(1991).33. O.P.V. and M.G. thank A. Aharony, A. H. Castro

    Neto, A. L. Chernyshev, A. W. Sandvik, and E. F.Shender for helpful discussions. The work at Stan-ford was supported by the U.S. Department ofEnergy under contract nos. DE-FG03-99ER45773and DE-AC03-76SF00515, by NSF CAREER Awardno. DMR9400372, and by the by the A.P. SloanFoundation.

    15 October 2001; accepted 23 January 2002

    Micro/Nano Encapsulation viaElectrified Coaxial Liquid Jets

    I. G. Loscertales,1* A. Barrero,2* I. Guerrero,2 R. Cortijo,1

    M. Marquez,3,4 A. M. Ganan-Calvo2

    We report a method to generate steady coaxial jets of immiscible liquids withdiameters in the range of micrometer/nanometer size. This compound jet isgenerated by the action of electro-hydrodynamic (EHD) forces with a diameterthat ranges from tens of nanometers to tens of micrometers. The eventual jetbreakup results in an aerosol of monodisperse compound droplets with theouter liquid surrounding or encapsulating the inner one. Following this ap-proach, we have produced monodisperse capsules with diameters varying be-tween 10 and 0.15 micrometers, depending on the running parameters.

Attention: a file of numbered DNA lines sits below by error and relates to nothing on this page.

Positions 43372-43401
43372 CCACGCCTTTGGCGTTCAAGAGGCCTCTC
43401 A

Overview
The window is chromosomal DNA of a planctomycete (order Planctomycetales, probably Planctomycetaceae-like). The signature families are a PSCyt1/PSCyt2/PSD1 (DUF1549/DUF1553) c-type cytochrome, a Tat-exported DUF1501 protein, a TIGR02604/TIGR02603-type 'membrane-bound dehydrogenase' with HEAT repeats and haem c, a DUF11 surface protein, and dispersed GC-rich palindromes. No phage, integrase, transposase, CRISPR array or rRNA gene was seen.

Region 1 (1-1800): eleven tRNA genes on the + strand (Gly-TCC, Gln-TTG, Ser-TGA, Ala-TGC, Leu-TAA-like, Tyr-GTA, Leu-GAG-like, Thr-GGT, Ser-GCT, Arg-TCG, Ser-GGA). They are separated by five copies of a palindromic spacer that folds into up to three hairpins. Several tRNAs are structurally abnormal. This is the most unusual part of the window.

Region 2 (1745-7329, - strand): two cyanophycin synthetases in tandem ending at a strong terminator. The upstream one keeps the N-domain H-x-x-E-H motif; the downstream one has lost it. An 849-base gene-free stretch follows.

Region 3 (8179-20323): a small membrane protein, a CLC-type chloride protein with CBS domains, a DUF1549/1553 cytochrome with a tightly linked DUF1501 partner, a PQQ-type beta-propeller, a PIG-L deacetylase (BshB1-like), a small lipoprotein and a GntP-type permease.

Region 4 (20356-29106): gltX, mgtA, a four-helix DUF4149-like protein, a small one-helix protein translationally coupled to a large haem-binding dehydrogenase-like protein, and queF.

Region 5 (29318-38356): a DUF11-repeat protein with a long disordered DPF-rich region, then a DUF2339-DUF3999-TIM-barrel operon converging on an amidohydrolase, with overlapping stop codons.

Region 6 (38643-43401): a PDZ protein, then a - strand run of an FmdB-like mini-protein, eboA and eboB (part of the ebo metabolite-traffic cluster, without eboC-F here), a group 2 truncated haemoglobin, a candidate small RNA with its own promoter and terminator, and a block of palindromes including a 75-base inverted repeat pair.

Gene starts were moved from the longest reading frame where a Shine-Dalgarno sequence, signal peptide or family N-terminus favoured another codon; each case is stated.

Production and control of droplets and parti-cles of micrometer or even nanometer sizewith a narrow size distribution are of interestfor many applications in science and technol-ogy. Usually, these particles are formed aseither an aerosol or a hydrosol phase. Aero-sols and hydrosols of compound particles,such that each particle is made of a smallamount of a certain substance surrounded byanother one, are of particular importance forencapsulation of food additives (13), target-ed drug delivery (410), and special materialprocessing (11, 12), among other technolog-ical fields. All of them resort to encapsulation

    to provide such compound particles in theappropriate size range.

    The interest in encapsulation may be mo-tivated by a broad spectrum of reasons: toisolate an unstable component from an ag-gressive environment, to avoid decomposi-tion of a labile compound under a certainatmosphere, to deliver a given substance to aparticular receptor, and so forth. Although thesubstance to be encapsulated may be eithersolid or liquid, the encapsulating agent isusually a polymer carrying solution or a melt-ed polymer. The key issue is the way to formthe micrometer/nanometer-sized capsulesfrom the bulk components, with controllableand adjustable coating thickness.